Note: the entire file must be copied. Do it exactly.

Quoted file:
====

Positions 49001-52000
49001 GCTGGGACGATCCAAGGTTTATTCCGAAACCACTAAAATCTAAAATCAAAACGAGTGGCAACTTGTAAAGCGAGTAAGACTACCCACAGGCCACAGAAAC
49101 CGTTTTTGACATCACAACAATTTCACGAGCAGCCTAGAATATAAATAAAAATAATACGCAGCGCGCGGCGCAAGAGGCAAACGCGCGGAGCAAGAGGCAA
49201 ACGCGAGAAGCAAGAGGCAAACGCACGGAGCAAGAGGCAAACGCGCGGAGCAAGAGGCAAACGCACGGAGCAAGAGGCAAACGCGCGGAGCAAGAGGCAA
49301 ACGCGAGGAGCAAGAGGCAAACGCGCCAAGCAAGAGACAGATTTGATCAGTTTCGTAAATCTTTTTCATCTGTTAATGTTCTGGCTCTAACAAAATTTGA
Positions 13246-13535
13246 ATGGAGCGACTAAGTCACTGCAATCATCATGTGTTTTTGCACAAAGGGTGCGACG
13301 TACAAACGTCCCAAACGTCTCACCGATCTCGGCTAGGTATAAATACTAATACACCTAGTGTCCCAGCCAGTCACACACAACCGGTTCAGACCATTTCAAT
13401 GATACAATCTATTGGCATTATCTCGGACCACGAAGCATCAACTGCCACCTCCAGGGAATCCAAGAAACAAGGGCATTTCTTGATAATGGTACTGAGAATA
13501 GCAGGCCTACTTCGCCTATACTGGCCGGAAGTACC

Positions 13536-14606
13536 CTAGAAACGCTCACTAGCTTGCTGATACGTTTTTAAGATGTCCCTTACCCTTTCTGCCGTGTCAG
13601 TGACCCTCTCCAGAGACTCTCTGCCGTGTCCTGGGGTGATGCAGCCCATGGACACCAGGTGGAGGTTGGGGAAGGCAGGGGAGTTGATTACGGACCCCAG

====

Positions 49001-52000
49001 GCTGGGACGATCCAAGGTTTATTCCGAAACCACTAAAATCTAAAATCAAAACGAGTGGCAACTTGTAAAGCGAGTAAGACTACCCACAGGCCACAGAAAC
49101 CGTTTTTGACATCACAACAATTTCACGAGCAGCCTAGAATATAAATAAAAATAATACGCAGCGCGCGGCGCAAGAGGCAAACGCGCGGAGCAAGAGGCAA
49201 ACGCGAGAAGCAAGAGGCAAACGCACGGAGCAAGAGGCAAACGCGCGGAGCAAGAGGCAAACGCACGGAGCAAGAGGCAAACGCGCGGAGCAAGAGGCAA
49301 ACGCGAGGAGCAAGAGGCAAACGCGCCAAGCAAGAGACAGATTTGATCAGTTTCGTAAATCTTTTTCATCTGTTAATGTTCTGGCTCTAACAAAATTTGA
Positions 13246-13535
13246 ATGGAGCGACTAAGTCACTGCAATCATCATGTGTTTTTGCACAAAGGGTGCGACG
13301 TACAAACGTCCCAAACGTCTCACCGATCTCGGCTAGGTATAAATACTAATACACCTAGTGTCCCAGCCAGTCACACACAACCGGTTCAGACCATTTCAAT
13401 GATACAATCTATTGGCATTATCTCGGACCACGAAGCATCAACTGCCACCTCCAGGGAATCCAAGAAACAAGGGCATTTCTTGATAATGGTACTGAGAATA
13501 GCAGGCCTACTTCGCCTATACTGGCCGGAAGTACC

Positions 13536-14606
13536 CTAGAAACGCTCACTAGCTTGCTGATACGTTTTTAAGATGTCCCTTACCCTTTCTGCCGTGTCAG
13601 TGACCCTCTCCAGAGACTCTCTGCCGTGTCCTGGGGTGATGCAGCCCATGGACACCAGGTGGAGGTTGGGGAAGGCAGGGGAGTTGATTACGGACCCCAG